Patience is critical in reaching out to refugees and teaching the Bible to them. If your purpose is an in-depth Bible teaching while forming deep, lasting relationships, then be ready for a slow developing, bumpy, and long journey. As an American, you may be tempted to get results quickly, to work within a rigid time frame, to apply the “here and now” mindset that encourages instant gratification, but that is your pace, not the refugees’.
Adjust yourself to their working habits, and help them adjust to yours.
Above all, don’t give in to the “here and now” mindset. Probably refugees are driven more by relationships than by outcome. So adjust yourself to that.
Contextualize the biblical lessons, and make it practical to them.
Contextualizing means teaching the sacred text to refugees in such a way that you take into account their worldview and pressing concerns. Don’t start with details about the Trinitarian dogma because they would more often than not find the verses about God’s hope more appealing. We all need hope, but refugees need it even more.
Actively seek to understand refugees’ worldview and their values. This will give you clues about how to arrange your Bible study material and what to emphasize. You will also be able to avoid mistakes. For example, if you are going to teach Syrian refugees the Bible, be aware of the gender relations in their society, and respect that. Don’t use the Bible immediately to confront what you think is wrong in their understanding of the sexes because they may not have the necessary background to appreciate the complex nature of relationships between the sexes in the Bible. If anything, the Old Testament understanding of the sexes would be closer to their worldview than to ours.
Find and provide a Bible in their language if there is any.
If you can, find and provide a Bible in their language. Many refugees may not understand the Bible well in English. Moreover, English will not be their native tongue, so the power of the language of the Bible would be lost on them.
The Bible has been translated into many languages, so there is probably a language in which they would prefer to read the Bible. Find out what that is, and then find a Bible in that language. Encourage them to read it, or actually read it with them and discuss the read passages with them. Especially with people who come from cultures in which orality is more prevalent than literacy, discussion is very important. Otherwise, you miss an important channel into their growth in Christ.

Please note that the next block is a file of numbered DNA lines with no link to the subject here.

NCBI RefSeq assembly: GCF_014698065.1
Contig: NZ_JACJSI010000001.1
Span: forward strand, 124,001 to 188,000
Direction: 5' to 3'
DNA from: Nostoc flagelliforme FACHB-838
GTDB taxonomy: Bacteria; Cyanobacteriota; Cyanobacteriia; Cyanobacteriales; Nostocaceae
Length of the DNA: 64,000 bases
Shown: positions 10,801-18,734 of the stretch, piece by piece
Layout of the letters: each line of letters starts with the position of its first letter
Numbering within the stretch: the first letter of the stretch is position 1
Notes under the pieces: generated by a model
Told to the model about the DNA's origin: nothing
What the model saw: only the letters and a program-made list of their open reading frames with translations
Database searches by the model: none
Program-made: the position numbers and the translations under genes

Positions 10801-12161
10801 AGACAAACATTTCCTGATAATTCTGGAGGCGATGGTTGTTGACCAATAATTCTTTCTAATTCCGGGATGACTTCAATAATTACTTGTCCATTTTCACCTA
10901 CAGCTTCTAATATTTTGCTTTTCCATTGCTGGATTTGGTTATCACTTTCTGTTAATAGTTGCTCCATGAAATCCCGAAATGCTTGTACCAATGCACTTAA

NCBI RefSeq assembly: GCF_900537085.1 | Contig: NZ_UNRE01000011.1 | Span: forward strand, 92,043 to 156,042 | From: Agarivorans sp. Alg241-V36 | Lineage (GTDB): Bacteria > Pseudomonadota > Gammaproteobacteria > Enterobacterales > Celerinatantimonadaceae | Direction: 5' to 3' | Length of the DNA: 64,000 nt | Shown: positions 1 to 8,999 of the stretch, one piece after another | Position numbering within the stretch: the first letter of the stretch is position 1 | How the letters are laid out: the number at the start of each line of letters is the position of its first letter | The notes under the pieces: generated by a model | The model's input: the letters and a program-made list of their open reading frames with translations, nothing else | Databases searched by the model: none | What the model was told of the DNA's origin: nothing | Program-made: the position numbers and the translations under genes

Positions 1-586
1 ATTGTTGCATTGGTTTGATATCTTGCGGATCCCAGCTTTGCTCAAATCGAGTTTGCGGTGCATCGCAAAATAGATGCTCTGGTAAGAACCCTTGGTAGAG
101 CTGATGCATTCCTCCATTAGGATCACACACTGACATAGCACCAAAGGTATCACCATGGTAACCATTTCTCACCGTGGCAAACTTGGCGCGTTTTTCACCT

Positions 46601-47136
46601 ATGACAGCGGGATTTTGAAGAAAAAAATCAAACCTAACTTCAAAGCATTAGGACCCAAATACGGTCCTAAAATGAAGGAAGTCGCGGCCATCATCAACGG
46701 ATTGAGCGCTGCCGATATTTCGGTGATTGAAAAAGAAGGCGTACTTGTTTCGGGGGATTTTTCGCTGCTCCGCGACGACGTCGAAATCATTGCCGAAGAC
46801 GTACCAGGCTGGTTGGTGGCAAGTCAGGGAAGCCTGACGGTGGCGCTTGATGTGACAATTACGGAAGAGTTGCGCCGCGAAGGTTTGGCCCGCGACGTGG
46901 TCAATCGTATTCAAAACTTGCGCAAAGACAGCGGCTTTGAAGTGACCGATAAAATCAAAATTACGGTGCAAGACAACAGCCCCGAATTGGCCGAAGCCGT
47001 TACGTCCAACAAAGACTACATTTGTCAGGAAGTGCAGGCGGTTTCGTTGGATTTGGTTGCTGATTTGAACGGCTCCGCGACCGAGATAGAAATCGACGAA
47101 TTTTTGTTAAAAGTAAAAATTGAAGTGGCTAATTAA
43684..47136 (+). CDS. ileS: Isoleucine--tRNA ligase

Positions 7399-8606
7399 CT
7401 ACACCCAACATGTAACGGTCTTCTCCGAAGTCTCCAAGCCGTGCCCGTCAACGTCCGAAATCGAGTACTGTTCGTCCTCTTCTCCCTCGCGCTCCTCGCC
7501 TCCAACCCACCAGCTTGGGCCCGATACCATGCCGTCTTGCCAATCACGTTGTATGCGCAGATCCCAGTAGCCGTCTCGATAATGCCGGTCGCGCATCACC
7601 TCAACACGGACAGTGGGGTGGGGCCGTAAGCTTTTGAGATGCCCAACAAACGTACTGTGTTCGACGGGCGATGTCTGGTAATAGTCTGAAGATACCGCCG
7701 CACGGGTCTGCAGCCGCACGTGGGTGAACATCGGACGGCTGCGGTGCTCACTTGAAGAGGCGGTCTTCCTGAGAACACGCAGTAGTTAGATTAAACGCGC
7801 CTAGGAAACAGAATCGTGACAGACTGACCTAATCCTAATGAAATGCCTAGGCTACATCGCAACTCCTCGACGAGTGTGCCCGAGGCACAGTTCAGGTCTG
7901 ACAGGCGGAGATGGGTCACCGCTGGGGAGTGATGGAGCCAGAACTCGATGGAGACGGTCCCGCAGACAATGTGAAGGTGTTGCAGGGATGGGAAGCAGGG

Find and connect them to another believer or person from their nation if possible, and encourage them to speak or discuss the Bible together.
Often it is difficult for refugees to socialize with people of the host culture until they get used to its cultural norms. It may add another layer to their distress. To avoid it, see if you can find other people from their culture and connect them. The ideal situation would be to find another Christian person from their culture who practices the faith. If there is no one from their culture to connect them to, then the next best option is to find a person who understands their culture well enough to converse with them.
But do realize that these contacts may not work or may make the situation more complicated, so be careful who you introduce to your friends. Sometimes, refugees themselves can help you with that by giving you the names of other people who are in the same town or city or people they’re looking for. If you have contacts within the church or sources to use for finding the people they prefer, that should be your priority.
7. Involve them in the church if they are attending. If not, find time to spend with them and hang out with them.
If they are willing to attend church, make sure you involve them in church activities at their own pace. Such involvement would help them socialize and open more doors toward their settling down. It would also help them learn the American culture better and adjust faster.
However, if they won’t attend church, then find time to spend with them as a friend in a casual setting. Attend their gatherings if they allow you to do that, or invite them to your home and learn about their past. Refugees will appreciate someone willing to hear about their troubles, sufferings, and joys.
This may seem counterintuitive, but the majority of non-western cultures around the world still emphasize developing in-depth relationships with people and being loyal to friends. Don’t underestimate this by simply thinking that you spent an hour talking about birds or wars and not about the Bible. Those sincere talks about birds will accumulate into larger patterns that may eventually increase their acceptance of Christ.
As you can see, teaching the Bible to refugees involves considering the wider context of what accompanies the teaching process. Pay attention to these details at all times even if you are focusing on the details of cross-cultural interaction or interpretations of the Bible. Remember that in the long run the larger context that refugees live in may trump the details of reading the Bible cross-culturally.
This may happen because refugees slowly adopt to the host culture (and its preferences of reading the scriptures) and because the larger context dictates how people perceive the text-related details of cross-cultural interpretations.